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You may have been hoping for a natural childbirth, but if there are complications, your doctor may suggest you to opt for a c-section. The surgical process of delivering a baby is known as a caesarean delivery. Most C-section deliveries are done post completion of 39 weeks of pregnancy so that baby has had the required time to develop in the mother’s womb.
Why should you have a c-section
Your doctor may recommend a planned C-section under the following circumstances:
In some situations, you may have to undergo an unplanned caesarean delivery too. For example:
If your labour poses an immediate threat to your baby, your healthcare provider may want to do an emergency C-section. Instances include:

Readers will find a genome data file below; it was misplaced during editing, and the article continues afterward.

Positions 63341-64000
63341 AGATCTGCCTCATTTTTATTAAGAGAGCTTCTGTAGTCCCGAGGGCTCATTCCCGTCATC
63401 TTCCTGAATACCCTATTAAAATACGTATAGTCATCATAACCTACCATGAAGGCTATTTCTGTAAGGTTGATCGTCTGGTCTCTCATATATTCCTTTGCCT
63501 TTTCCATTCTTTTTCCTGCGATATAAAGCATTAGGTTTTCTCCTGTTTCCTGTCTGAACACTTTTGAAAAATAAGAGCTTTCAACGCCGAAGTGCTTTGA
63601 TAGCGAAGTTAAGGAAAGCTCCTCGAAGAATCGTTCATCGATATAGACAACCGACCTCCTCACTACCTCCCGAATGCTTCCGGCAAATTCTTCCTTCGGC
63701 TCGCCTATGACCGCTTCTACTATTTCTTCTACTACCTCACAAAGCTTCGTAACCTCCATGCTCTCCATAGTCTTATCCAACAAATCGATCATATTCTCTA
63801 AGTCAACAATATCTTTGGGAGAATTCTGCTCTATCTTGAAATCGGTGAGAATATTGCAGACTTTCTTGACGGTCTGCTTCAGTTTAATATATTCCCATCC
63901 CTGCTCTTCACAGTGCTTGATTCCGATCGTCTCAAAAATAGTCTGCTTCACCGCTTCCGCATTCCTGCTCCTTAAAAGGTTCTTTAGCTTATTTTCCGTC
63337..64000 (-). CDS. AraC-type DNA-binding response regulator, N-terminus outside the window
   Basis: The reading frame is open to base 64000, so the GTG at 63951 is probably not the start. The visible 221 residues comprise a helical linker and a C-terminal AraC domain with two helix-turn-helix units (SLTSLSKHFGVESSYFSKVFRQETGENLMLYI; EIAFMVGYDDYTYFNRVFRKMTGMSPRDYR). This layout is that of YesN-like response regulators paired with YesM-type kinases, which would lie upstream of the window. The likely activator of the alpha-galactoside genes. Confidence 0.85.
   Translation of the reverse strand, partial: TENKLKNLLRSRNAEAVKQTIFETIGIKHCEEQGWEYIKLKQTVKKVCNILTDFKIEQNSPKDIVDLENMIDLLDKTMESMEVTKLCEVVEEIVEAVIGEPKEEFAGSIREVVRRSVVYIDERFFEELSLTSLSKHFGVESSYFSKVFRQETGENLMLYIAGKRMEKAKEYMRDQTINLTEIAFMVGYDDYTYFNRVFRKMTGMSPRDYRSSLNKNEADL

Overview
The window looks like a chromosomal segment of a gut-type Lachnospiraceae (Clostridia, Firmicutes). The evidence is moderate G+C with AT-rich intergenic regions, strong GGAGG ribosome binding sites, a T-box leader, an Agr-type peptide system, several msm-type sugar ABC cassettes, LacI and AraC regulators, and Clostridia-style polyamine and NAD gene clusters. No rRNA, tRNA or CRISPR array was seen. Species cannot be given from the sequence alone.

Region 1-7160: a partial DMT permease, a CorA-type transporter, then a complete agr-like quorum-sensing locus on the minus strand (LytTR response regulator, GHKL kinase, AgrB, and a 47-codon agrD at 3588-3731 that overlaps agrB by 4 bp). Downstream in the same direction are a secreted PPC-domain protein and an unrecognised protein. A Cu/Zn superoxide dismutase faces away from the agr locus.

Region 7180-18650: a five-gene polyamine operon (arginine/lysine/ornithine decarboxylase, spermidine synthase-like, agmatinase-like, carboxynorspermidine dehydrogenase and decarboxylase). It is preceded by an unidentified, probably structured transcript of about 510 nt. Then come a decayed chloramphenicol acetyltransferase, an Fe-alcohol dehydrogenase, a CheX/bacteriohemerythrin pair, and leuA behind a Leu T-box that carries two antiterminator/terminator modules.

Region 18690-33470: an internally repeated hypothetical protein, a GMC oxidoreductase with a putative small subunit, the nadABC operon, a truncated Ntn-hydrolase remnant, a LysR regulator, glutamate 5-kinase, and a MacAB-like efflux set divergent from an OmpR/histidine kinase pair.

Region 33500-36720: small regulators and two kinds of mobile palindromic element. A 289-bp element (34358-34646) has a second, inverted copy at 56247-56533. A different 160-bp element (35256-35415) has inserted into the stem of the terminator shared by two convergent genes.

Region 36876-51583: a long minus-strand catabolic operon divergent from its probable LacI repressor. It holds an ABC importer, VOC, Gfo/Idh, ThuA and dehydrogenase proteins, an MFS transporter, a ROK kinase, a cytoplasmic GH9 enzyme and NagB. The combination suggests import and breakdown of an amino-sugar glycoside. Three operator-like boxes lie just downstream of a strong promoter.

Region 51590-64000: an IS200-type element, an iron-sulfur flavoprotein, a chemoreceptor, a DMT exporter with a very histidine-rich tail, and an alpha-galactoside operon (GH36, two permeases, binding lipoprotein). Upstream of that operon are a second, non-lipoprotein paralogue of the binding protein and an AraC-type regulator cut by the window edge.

The c-section process
The doctor will make a tiny, horizontal incision on your stomach which has been swapped with antiseptic. The anaesthesia will have taken its effect by now. By cutting through the underlying tissue, your doctor will work her way towards the uterus and make a low-transverse uterine incision. She will then reach and pull out your baby and your incision is stitched up. You are then wheeled into the recovery room and closely monitored for the next few hours.
Post performing the C-section, you and your baby will be kept in the hospital for 3 to 5 days. Your healthcare provider will encourage you to try and move as that can help in preventing blood clots and constipation. Before you leave, your doctor will recommend post-operative ways of home care.